For Josh’s dad’s birthday, 12 of us gathered at Wallsé, a Michelin starred restaurant that features Austrian cuisine. The chef/owner is Kurt Gutenbrunner, who also owns Café Sabarsky and Blaue Gans in the city. It seemed like a random choice on Josh’s part in selecting the restaurant, but by the end of the meal, we were all huge fans of Austrian food, and Wallsé.

To be perfectly honest, one of the reasons we ended up at Wallsé was because they were the first Michelin starred or highly rated restaurant he called that would take a reservation for 12, and without any caveats. Convivio and Union Square Café, for example, had a maximum reservation size of eight. A Voce Columbus had a $2,000 spending minimum. Yeesh! But Wallsé was also high up on Josh’s list because the menu looked extensive and interesting, and a four course tasting made up of your choice of any three dishes, plus dessert, was only $75 (though at the time, the restaurant had an outdated menu posted on the website that said it was $68; it has since been fixed).

The restaurant was almost completely empty when we first arrived for our 7 pm reservation. Josh told us that one of the reasons they were able to seat 12 was because there weren’t that many reservations for this particular Sunday evening. It was also the day after the huge snowstorm we had this winter so we figured that people wouldn’t want to venture out in the wet slushy conditions. It did fill up though, and by the time we left the restaurant was actually packed. We had a long table in the back room that was next to a lovely display made from branches, berries, and shiny ornaments. The room had interesting paintings on the walls and a soothing ambiance.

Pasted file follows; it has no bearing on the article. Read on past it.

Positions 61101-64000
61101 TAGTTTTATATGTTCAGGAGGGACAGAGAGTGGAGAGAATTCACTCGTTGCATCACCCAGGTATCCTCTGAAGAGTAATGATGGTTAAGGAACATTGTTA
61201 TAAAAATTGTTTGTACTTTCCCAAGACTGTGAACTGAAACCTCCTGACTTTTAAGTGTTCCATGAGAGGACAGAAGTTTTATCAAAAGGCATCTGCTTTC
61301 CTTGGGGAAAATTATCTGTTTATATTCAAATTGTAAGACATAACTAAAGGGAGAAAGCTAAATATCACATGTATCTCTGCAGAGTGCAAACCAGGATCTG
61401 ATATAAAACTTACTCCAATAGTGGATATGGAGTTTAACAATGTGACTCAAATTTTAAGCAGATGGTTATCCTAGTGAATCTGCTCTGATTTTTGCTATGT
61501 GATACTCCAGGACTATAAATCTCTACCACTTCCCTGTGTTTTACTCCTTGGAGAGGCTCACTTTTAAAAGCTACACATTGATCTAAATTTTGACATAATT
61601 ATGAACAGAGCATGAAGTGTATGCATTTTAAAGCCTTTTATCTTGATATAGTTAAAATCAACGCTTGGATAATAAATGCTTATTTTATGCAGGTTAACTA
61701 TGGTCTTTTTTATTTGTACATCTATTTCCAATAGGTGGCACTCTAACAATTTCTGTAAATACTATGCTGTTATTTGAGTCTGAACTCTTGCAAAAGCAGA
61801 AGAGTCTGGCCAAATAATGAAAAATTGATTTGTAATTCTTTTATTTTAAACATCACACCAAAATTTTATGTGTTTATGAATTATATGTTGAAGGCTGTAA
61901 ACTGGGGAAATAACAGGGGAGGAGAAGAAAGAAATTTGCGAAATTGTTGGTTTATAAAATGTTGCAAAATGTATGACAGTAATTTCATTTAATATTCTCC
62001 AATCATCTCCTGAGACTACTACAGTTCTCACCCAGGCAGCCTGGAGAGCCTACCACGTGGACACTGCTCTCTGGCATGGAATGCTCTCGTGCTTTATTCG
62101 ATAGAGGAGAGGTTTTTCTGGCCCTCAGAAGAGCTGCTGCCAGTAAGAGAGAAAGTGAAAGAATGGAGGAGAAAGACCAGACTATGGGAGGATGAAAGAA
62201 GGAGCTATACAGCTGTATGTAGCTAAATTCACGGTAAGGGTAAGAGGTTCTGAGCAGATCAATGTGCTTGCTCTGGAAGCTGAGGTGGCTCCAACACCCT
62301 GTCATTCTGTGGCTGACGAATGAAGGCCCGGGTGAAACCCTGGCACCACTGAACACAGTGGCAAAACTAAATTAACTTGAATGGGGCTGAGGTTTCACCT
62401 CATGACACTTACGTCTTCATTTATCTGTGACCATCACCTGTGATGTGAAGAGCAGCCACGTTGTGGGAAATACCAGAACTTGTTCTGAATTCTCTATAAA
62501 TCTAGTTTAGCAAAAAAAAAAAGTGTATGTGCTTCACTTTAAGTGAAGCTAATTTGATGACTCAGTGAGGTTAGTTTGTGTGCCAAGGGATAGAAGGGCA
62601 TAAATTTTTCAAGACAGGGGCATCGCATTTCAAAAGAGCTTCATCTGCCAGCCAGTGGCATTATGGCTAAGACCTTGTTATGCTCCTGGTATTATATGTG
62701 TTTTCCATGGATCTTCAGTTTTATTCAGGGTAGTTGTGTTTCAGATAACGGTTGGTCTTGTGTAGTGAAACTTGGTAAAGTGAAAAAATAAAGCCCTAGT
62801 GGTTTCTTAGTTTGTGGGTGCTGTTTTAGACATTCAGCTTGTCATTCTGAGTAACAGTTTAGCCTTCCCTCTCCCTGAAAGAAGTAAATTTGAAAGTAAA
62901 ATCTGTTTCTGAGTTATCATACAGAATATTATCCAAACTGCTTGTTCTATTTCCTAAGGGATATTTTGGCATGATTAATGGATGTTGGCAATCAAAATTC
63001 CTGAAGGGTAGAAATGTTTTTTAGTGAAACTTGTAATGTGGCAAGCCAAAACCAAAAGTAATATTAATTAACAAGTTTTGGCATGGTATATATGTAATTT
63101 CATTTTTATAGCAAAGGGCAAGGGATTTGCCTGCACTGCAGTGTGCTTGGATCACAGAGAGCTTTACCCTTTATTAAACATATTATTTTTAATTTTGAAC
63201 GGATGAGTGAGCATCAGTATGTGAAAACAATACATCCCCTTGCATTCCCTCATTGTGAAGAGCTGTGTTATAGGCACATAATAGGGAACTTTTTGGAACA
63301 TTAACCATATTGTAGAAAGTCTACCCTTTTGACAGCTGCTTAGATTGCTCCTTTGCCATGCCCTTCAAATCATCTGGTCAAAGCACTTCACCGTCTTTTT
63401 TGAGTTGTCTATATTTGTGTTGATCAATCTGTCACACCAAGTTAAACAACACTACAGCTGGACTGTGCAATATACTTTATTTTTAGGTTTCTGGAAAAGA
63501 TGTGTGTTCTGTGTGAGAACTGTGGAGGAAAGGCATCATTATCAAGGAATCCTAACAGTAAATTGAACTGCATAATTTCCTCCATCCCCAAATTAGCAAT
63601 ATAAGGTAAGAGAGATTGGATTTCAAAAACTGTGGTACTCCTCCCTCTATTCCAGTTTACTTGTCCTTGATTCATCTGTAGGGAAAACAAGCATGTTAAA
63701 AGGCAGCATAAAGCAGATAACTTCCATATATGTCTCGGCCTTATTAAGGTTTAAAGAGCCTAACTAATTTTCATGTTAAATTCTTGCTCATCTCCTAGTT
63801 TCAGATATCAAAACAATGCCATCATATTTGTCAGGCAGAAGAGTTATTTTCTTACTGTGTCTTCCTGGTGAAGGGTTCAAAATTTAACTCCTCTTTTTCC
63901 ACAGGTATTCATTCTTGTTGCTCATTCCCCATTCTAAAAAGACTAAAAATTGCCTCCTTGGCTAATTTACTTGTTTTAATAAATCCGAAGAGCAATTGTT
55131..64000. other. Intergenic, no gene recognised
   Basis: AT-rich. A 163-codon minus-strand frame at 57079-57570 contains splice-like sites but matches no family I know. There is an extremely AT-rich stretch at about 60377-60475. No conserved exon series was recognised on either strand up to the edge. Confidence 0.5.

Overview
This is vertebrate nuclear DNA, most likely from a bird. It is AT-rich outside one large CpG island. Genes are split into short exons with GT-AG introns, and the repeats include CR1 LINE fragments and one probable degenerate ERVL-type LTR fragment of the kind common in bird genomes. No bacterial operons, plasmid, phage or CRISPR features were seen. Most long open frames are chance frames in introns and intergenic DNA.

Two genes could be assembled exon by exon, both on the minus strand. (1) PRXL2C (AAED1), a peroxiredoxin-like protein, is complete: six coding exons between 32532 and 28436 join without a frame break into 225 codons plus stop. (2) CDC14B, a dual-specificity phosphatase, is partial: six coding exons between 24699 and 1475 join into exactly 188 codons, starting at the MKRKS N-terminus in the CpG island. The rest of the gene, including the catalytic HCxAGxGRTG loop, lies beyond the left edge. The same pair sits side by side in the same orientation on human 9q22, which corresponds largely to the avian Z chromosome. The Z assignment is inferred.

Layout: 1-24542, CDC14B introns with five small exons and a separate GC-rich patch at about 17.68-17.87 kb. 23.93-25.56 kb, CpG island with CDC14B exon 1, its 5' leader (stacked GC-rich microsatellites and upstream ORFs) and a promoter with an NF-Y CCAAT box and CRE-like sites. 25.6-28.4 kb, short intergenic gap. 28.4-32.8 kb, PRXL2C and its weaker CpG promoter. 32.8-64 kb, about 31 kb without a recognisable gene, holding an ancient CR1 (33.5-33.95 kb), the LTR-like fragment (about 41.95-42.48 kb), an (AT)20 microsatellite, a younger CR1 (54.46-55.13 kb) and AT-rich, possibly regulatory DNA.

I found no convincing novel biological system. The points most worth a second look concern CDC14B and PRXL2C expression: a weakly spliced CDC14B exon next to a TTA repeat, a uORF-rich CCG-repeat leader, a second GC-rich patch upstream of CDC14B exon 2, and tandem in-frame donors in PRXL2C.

Festive but elegant decor

I had a really hard time choosing what I wanted to eat as part of my four course “make your own” tasting menu. The menu is broken up into four different categories – appetizers, fish, meats, and dessert. You can choose one from each category, or multiple choices from one category, so long as you end with dessert as your last course. With so many different choices, Josh and I made sure that we each ordered different items so that we could taste as many dishes as possible. It was actually a bit agonizing for us, because there were so many dishes we wanted to try.

After finally nailing down our selections, we turned our attention to the bread basket. There were two types of bread, one white and one multi-grain, both rustic with sturdy, crunchy crusts. The crusts were fantastic – not too hard, light, and crispy. Both breads had nicely developed flavors and were addictive to eat. We went through quite a few baskets between the 12 of us, and they happily brought us more every time the baskets emptied. If only the breads were served warm; that really would have put them over the top! They were served with round slices of unsalted butter that were also a bit too cold, which made them slightly hard but not impossible to spread.

Crispy rustic bread